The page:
If you want to create a better culture, start with defining your company’s core values, then find ways to socialize those values using technology.
Raul Valdes-Perez, PhD, CEO of OnlyBoth, is running his second company based on a technology he developed at Carnegie Mellon. For him, it was a challenge going from academia to the business world.
As Gen-Y creeps up on middle age (Yikes! It’s true!) understanding their changing habits is critical for CEOs. Start by rethinking conventional wisdom.
Cameron Mitchell, CEO of Cameron Mitchell Restaurant Group, which takes in $300 million in revenue across 60 restaurants, talks about the importance of culture at his company.
CEOs find themselves with a unique platform and an expectation from growing numbers of employees to shape societal discourse and go beyond traditionally-defined CSR.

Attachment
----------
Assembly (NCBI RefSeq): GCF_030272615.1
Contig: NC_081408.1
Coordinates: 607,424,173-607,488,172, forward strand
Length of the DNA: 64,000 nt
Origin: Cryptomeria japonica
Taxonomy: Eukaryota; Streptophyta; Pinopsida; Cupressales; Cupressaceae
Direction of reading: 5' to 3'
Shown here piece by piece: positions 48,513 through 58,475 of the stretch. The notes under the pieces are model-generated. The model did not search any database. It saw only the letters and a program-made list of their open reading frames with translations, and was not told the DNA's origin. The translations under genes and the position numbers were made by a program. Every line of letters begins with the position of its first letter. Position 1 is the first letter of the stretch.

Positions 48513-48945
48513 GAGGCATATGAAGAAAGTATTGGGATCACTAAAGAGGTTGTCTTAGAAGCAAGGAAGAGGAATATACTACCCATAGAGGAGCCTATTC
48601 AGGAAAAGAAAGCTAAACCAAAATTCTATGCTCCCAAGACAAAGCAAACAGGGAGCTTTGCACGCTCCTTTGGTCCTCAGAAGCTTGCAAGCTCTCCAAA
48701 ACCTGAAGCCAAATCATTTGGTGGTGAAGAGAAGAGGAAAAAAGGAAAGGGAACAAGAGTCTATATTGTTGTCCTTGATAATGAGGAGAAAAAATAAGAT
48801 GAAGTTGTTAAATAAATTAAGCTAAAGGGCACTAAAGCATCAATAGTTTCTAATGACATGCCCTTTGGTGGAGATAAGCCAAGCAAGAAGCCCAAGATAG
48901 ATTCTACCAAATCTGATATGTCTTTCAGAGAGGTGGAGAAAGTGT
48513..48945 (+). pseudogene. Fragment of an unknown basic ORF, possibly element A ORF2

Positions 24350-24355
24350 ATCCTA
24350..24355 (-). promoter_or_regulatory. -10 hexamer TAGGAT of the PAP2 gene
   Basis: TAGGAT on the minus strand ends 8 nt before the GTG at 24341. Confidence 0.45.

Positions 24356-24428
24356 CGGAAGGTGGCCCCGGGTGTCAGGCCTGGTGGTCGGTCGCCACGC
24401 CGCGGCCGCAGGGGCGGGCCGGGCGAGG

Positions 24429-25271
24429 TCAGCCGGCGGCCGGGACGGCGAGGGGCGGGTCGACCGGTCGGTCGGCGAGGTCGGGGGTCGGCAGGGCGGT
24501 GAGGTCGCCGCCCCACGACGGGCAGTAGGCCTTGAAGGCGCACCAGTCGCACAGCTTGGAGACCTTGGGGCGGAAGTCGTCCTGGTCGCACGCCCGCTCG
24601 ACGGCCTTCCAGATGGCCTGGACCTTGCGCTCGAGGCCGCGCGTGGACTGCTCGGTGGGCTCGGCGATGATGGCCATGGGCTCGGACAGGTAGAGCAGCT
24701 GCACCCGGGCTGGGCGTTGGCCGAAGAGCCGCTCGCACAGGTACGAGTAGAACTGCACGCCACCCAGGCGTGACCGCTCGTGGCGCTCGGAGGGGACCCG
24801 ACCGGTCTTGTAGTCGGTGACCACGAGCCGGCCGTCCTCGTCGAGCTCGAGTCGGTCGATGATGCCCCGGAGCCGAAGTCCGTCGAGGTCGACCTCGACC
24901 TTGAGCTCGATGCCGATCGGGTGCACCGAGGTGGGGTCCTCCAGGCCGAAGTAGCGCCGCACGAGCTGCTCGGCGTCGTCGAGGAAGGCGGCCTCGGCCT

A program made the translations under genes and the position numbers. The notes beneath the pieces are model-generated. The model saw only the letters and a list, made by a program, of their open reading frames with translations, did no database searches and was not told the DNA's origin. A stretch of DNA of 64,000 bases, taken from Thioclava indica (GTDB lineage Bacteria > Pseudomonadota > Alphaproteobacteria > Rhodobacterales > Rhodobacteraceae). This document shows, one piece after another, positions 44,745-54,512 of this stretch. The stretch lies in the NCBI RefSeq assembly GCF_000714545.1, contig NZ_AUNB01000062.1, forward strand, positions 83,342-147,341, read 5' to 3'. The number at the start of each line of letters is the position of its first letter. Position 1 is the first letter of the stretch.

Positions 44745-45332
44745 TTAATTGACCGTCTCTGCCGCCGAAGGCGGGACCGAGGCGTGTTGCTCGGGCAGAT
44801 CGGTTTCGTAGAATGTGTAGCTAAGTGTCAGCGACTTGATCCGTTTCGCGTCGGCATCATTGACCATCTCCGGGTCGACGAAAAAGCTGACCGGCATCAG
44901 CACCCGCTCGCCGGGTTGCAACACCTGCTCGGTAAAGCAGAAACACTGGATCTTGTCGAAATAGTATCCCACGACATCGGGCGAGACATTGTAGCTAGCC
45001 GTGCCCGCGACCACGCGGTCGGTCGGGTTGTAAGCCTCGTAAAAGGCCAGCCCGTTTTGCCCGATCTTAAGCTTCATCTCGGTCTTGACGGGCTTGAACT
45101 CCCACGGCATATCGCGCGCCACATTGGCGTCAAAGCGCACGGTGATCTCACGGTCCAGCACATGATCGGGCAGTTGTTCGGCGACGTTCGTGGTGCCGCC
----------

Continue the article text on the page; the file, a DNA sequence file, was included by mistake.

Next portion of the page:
After reading the New York Times' investigation of Mark Zuckerberg and Facebook, one thing is clear: A CEO having total, imperial control over a public company is a really, really terrible idea.
Culture isn’t something that someone proclaims or dictates it’s not something that just happens. The best cultures are built and sustained over time.
CEOs paying attention to the Google fiasco will recognize their organization is not immune from similar breakdowns in leadership, breaches of employee boundaries and limits, and weak oversight.
A strong brand gives managers new ways to hold people accountable, with metrics that ultimately are more meaningful and more consequential to the business.
The board chair and the CEO are critical to the success of D&I strategy, both in their individual roles and in their joint work. Here are five things to do when embarking on the D&I journey